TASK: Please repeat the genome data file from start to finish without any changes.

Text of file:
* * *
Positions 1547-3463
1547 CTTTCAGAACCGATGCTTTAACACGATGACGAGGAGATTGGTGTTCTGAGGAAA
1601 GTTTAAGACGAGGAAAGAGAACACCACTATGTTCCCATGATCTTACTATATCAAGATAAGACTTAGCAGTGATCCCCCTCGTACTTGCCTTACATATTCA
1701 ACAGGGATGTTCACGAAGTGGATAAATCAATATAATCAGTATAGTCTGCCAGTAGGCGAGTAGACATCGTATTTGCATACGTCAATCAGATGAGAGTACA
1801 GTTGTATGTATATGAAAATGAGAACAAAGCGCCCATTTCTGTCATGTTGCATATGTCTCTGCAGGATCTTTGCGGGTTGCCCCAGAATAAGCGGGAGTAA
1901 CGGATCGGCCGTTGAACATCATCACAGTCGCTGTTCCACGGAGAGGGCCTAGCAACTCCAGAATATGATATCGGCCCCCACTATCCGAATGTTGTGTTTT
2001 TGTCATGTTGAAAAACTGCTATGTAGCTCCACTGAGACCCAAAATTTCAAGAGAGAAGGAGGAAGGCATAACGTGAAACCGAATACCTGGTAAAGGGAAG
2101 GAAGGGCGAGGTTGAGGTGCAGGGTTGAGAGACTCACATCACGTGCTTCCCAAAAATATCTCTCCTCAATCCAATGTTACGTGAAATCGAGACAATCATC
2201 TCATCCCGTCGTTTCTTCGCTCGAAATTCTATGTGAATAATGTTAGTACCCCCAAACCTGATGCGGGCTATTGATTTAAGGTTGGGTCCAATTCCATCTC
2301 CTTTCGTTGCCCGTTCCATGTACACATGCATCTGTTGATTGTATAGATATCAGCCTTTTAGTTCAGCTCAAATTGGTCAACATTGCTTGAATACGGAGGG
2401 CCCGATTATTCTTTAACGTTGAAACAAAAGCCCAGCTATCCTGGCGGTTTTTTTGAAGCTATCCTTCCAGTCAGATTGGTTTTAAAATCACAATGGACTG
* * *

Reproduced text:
Positions 1547-3463
1547 CTTTCAGAACCGATGCTTTAACACGATGACGAGGAGATTGGTGTTCTGAGGAAA
1601 GTTTAAGACGAGGAAAGAGAACACCACTATGTTCCCATGATCTTACTATATCAAGATAAGACTTAGCAGTGATCCCCCTCGTACTTGCCTTACATATTCA
1701 ACAGGGATGTTCACGAAGTGGATAAATCAATATAATCAGTATAGTCTGCCAGTAGGCGAGTAGACATCGTATTTGCATACGTCAATCAGATGAGAGTACA
1801 GTTGTATGTATATGAAAATGAGAACAAAGCGCCCATTTCTGTCATGTTGCATATGTCTCTGCAGGATCTTTGCGGGTTGCCCCAGAATAAGCGGGAGTAA
1901 CGGATCGGCCGTTGAACATCATCACAGTCGCTGTTCCACGGAGAGGGCCTAGCAACTCCAGAATATGATATCGGCCCCCACTATCCGAATGTTGTGTTTT
2001 TGTCATGTTGAAAAACTGCTATGTAGCTCCACTGAGACCCAAAATTTCAAGAGAGAAGGAGGAAGGCATAACGTGAAACCGAATACCTGGTAAAGGGAAG
2101 GAAGGGCGAGGTTGAGGTGCAGGGTTGAGAGACTCACATCACGTGCTTCCCAAAAATATCTCTCCTCAATCCAATGTTACGTGAAATCGAGACAATCATC
2201 TCATCCCGTCGTTTCTTCGCTCGAAATTCTATGTGAATAATGTTAGTACCCCCAAACCTGATGCGGGCTATTGATTTAAGGTTGGGTCCAATTCCATCTC
2301 CTTTCGTTGCCCGTTCCATGTACACATGCATCTGTTGATTGTATAGATATCAGCCTTTTAGTTCAGCTCAAATTGGTCAACATTGCTTGAATACGGAGGG
2401 CCCGATTATTCTTTAACGTTGAAACAAAAGCCCAGCTATCCTGGCGGTTTTTTTGAAGCTATCCTTCCAGTCAGATTGGTTTTAAAATCACAATGGACTG